[ROVERNET - UK] Expansion Tank - next step

James Dean jaguru at bellsouth.net
Tue Feb 22 01:31:25 GMT 2005

35 Years ago,When I had my First shop in Cambridge, Mass, and Rovers were
still low mileage used cars that I serviced; I spoke to the BMC Factory rep.
about overheating on Mini-Cooper S. The factory had solved this problem,
using BMC factory parts.They used a blanking sleeve- this was a thermostat
with the center removed. A flat non-release cap on the radiator(As I
previously stated, same as SI XJ6), And the expansion  tank, also used on
various MG's. Mini Cooper S and Series II Etype.I know no one wants to hear
aboutJaguarand MG, but the parts do not know what car they are on, and this
pressurized system works better than the non pressurized plastic
tanks.Regarding blanking sleeves, they were a competition item; it is best
to use thermoststs.Regarding the brass tank, The BMC rep said it can go
anywhere, but it must be below the level of the radiator cap.It should be
half full when coolant is cold, radiator should be full.The tank must be
accessible, as you top up its coolant, so don't hide it in the fender.There
are 2sizes of these tanks, the later one is fatter, and holds a little more.
If anyone wants one, I just found one. Contact me offline, or I will put it
on my ebay store, with a photo; where I put some other rare Rover stuff.
James Dean, Old English Motor Company.jaguru at bellsouth.net-- Original
Message -----
From: <rogerdm at iprimus.com.au>
To: <rovernet at lyris.ccdata.com>
Sent: Monday, February 21, 2005 5:59 PM
Subject: RE: [ROVERNET - UK] Expansion Tank - next step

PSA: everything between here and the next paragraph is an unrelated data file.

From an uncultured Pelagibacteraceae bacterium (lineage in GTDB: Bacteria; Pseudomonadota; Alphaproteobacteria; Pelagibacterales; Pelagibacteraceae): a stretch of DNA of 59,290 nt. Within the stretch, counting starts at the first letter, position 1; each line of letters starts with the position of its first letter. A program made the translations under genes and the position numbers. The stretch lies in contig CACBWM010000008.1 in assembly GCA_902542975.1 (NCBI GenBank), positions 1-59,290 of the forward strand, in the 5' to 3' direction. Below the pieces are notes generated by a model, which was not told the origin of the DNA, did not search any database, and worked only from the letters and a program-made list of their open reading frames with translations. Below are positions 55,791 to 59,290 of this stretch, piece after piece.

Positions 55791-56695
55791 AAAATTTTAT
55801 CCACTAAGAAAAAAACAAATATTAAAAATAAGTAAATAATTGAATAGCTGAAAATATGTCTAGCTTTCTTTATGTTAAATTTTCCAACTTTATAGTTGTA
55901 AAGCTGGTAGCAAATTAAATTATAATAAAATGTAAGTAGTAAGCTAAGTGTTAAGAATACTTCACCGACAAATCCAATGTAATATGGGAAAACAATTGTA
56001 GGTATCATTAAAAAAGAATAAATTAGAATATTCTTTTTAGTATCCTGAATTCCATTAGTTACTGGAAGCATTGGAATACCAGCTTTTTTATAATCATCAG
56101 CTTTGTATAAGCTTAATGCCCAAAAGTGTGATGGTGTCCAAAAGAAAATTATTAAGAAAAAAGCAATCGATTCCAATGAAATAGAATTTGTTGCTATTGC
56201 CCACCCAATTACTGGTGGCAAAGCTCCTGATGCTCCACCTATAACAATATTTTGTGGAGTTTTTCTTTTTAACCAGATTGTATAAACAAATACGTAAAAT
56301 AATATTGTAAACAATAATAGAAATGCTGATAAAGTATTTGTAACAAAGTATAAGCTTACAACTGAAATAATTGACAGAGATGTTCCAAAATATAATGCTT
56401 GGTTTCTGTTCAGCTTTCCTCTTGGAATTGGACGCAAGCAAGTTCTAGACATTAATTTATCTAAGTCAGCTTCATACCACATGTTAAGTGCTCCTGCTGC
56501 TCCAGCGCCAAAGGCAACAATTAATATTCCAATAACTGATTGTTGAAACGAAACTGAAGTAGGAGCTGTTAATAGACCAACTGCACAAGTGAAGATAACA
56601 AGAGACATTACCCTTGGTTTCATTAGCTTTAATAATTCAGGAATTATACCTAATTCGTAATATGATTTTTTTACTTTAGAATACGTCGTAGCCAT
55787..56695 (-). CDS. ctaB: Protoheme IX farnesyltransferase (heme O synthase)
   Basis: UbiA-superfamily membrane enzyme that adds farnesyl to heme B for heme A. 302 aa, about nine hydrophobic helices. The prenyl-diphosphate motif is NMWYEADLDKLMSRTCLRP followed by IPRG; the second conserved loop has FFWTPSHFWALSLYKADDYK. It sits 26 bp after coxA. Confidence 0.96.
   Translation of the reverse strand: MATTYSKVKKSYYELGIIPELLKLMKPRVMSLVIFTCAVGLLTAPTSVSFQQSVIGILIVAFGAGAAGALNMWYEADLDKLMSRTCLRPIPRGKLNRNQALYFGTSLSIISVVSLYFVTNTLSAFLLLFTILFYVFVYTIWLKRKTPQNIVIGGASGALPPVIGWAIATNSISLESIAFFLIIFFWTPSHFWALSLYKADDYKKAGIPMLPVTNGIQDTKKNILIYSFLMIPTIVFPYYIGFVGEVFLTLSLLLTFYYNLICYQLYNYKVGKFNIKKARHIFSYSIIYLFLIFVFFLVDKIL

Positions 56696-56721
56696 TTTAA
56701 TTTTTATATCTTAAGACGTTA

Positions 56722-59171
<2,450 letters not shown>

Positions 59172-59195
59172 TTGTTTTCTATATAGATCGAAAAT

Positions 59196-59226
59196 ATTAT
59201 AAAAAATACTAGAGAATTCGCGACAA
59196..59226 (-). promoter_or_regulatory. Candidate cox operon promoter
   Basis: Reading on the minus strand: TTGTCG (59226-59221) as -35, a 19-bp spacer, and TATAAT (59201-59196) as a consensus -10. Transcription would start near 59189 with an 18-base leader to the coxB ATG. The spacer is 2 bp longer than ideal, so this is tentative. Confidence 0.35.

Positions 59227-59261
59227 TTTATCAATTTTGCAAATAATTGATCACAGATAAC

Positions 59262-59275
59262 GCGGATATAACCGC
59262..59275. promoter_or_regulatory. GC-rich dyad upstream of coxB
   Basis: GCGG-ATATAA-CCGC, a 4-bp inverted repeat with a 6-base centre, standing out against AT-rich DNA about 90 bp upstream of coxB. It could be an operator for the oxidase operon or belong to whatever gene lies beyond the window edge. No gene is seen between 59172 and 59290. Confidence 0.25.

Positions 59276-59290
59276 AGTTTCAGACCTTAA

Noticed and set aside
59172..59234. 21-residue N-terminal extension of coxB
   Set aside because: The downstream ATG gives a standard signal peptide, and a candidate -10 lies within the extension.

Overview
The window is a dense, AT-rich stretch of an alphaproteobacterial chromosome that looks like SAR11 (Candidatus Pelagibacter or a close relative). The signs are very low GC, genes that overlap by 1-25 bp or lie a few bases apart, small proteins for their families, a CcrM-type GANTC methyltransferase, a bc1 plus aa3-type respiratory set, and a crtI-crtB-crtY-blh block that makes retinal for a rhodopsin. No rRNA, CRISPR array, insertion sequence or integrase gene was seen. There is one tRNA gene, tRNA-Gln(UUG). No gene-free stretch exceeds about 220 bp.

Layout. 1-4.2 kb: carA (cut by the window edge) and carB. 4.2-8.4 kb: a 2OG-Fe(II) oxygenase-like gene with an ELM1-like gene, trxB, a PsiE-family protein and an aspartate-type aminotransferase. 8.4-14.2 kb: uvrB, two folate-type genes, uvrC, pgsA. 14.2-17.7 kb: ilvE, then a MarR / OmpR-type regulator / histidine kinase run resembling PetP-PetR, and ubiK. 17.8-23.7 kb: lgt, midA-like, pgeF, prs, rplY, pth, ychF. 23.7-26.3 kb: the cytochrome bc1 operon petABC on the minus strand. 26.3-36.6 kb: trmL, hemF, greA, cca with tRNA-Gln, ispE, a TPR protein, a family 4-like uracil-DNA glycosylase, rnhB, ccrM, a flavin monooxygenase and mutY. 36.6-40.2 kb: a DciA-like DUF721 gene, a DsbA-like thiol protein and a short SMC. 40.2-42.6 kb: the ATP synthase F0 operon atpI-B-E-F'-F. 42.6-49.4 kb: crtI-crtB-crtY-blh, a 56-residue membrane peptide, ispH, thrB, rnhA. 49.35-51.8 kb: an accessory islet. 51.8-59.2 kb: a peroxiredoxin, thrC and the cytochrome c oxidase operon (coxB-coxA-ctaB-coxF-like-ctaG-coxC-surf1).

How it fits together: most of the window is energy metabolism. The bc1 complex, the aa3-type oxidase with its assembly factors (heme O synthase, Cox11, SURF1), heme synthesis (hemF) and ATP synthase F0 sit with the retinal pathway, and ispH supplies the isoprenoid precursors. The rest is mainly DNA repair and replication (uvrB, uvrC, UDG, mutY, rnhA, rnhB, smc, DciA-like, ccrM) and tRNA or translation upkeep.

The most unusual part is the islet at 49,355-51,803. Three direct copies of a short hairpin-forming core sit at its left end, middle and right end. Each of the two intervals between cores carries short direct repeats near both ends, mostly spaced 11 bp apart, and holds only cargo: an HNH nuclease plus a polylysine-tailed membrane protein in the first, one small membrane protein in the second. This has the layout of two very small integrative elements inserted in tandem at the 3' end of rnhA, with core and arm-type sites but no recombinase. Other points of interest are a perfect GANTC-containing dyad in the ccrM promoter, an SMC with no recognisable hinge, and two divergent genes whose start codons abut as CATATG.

> Hi Ray,
> I have just bought a 3500 with the twin filters.  Having looked somewhat
> superficially I can see no reason why you couldn't remove them altogether
> or plumb them into one cannister the other side from the expansion tank.
>  Air is drawn into the manifolds through the cannisters thereby taking
> from the overflow pipes of the carby's.  If you remove them totally you
> breach regulations.  All you need to consider is to properly block the air
> bleeds on the inlet manifolds and provide two pipes to take overflow fuel
> from the carby's down the front of the block to just below the base of the
> radiator.  However Peter seems to have a better solution.  I think
> tanks are very helpful to efficient cooling.  cheers roger
> >-- Original Message --
> >From: "Peter Mitchell" <peterm at arach.net.au>
> >To: <rovernet at lyris.ccdata.com>
> >Subject: RE: [ROVERNET - UK] Expansion Tank - next step
> >Date: Mon, 21 Feb 2005 19:51:16 +0800
> >Reply-To: rovernet at lyris.ccdata.com
> >
> >
> >Hello Ray
> >
> >I have just had an SD1 expansion tank fitted to my P6B. It was a tight
> >squeeze, behind the brake booster.  Tomorrow I'll take a photo and send
> it
> >to your email address to show you how it went in, without removing the
> >canisters.
> >
> >Cheers
> >
> >Peter Mitchell
> >Perth WA [Also Western Australia to those in the US of A ]
> >
> >-----Original Message-----
> >From: rovernet-bounces at lyris.ccdata.com
> >[mailto:rovernet-bounces at lyris.ccdata.com]On Behalf Of Ray Wilkins
> >Sent: Monday, 14 February 2005 11:00 AM
> >To: rovernet at lyris.ccdata.com
> >Subject: [ROVERNET - UK] Expansion Tank - next step
> >
> >
> >Thanks to all those who responded to my request for details on how to
> >set up an expansion tank on my 1976 P6B. I am still concerned at the
> >lack of space. My car is still very original under the bonnet and there
> >just doesn't seem to be any room for the tank. I have been told however
> >that I could do away with one (or both) of the charcoal canisters but
> >I'm unsure exactly how the 'plumbing' would work. By freeing up the RHS
> >of the engine bay would then certainly give me enough room for the
> >expansion tank.
> >
> >So, 2 questions. One, What are the ramifications of doing away with one
> >or both charcoal canisters and Two, how would the plumbing work.
> >
> >Thanks in advance for your responses.
> >
> >Cheers,
> >
> >Ray Wilkins
> >Melbourne, Australia
> >1976 P6B
> >
> >
> >
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> >
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